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Conrad Murray seeks new test in Michael Jackson's death

By Alan Duke, CNN
updated 11:09 AM EDT, Mon July 30, 2012
A California jury found Dr. Conrad Murray guilty last year of involuntary manslaughter in Michael Jackson's death.
A California jury found Dr. Conrad Murray guilty last year of involuntary manslaughter in Michael Jackson's death.
STORY HIGHLIGHTS
  • Murray lawyers want test of propofol bottle prosecutors say contained fatal dose
  • If residue has no lidocaine, it disproves prosecution theory, defense lawyers say
  • The defense theory is that a desperate Jackson self-injected the drug that killed him
  • Murray serving four-year prison sentence for involuntary manslaughter conviction

Los Angeles (CNN) -- Conrad Murray wants a key piece of evidence tested which his lawyers argue could prove Michael Jackson injected himself with the drug that killed him.

Murray, who is serving a four-year prison sentence, is appealing last year's involuntary manslaughter conviction in Jackson's 2009 death.

A motion filed Monday by his lawyers asked an appeals court to order a test of the residue in a 100 milliliter bottle of propofol that prosecutors say contained the fatal dose of surgical anesthetic.

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If it contains 10% lidocaine, then it would support prosecution expert Dr. Steven Shafer's theory that Murray rigged up an IV drip using the bottle and then left the room, Murray's motion said.

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Shafer testified that lidocaine, which was found in Jackson's blood after his death, was mixed with propofol to ease the sting of the drug as it entered a vein in Jackson's leg.

"However, if the residue is 100% propofol, it would absolutely refute Shafer's final contention that was used to prove an IV propofol infusion," the motion said.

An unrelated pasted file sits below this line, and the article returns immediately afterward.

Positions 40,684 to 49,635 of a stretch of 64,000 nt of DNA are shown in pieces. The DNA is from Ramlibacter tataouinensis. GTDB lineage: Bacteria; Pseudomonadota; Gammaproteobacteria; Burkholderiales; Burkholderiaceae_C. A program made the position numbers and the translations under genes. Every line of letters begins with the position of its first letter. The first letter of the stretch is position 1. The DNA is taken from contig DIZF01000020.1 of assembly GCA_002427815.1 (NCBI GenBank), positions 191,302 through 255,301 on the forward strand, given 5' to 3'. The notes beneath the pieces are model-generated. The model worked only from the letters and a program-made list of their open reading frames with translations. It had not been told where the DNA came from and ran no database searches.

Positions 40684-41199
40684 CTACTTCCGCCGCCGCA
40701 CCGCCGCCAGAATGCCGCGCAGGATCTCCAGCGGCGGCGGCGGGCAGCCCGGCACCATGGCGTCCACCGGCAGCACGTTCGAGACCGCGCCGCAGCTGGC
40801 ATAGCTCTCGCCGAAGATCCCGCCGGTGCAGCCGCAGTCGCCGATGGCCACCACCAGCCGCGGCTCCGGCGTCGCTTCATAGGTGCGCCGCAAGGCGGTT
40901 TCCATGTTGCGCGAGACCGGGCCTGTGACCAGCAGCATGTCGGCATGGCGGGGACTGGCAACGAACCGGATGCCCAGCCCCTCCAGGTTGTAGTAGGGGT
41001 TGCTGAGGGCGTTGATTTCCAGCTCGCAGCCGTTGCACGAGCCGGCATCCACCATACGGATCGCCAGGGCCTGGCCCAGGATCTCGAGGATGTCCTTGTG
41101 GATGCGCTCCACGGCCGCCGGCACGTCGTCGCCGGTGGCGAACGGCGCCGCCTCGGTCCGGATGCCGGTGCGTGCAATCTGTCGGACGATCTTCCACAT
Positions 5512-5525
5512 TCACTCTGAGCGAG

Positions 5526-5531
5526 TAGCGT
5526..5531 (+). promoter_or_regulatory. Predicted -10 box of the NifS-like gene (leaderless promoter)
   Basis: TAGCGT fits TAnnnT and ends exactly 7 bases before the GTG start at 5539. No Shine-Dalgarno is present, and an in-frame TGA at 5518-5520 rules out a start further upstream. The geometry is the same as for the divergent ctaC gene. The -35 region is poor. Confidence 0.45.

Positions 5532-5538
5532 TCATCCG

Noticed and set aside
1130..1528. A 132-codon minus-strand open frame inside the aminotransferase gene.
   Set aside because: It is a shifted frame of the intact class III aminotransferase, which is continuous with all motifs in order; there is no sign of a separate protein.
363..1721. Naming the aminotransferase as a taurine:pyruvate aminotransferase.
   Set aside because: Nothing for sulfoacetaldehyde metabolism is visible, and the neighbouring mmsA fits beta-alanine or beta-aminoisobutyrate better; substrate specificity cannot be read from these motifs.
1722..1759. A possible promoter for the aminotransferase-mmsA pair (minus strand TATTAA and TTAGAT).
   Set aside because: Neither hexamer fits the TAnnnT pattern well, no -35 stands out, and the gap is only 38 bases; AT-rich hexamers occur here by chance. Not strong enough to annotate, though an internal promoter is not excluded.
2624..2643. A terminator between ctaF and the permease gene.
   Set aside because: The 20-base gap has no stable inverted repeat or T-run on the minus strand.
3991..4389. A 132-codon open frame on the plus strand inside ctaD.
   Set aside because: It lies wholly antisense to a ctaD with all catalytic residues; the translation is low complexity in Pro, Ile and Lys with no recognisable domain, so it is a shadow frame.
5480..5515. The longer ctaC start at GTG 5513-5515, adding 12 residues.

The defense theory was that a desperate Jackson, fearing that his comeback concerts could be canceled unless he found elusive sleep, self-administered propofol that Murray was trying to wean him off of. It contends that Jackson also swallowed eight lorazepam tablets while Murray was not watching.

Two requests by Murray's lawyers to have the bottle tested after the trial were rejected by the trial judge, who ruled they should have asked for testing before the trial.

Murray's lawyers argued the residue in the bottle, which the prosecution never tested, became relevant only at the end of the prosecution's case" when Shafer "remodeled" his theory about how Jackson died.

"Dr. Shafer made a striking change in his rebuttal testimony, which occurred during the final minutes of the evidentiary portion of the trial," Murray lawyer Valerie Wass said.

Murray told police he stopped using IV infusions of propofol to help Jackson sleep three days before his death, and that he only injected a small dose the morning he died.

"The amount of propofol Murray claims he gave Jackson does in fact comport with the amount of propofol found in Jackson's blood at autopsy," Murray lawyer J. Michael Flanagan said. "There was no propofol infusion on the morning of Jackson's death. The analysis of the residue in Exhibit 30 will prove the truth once and for all."

The motion asks the appeals court to order the Los Angeles County Coroner to either test the residue or hand it over to a private lab for testing.

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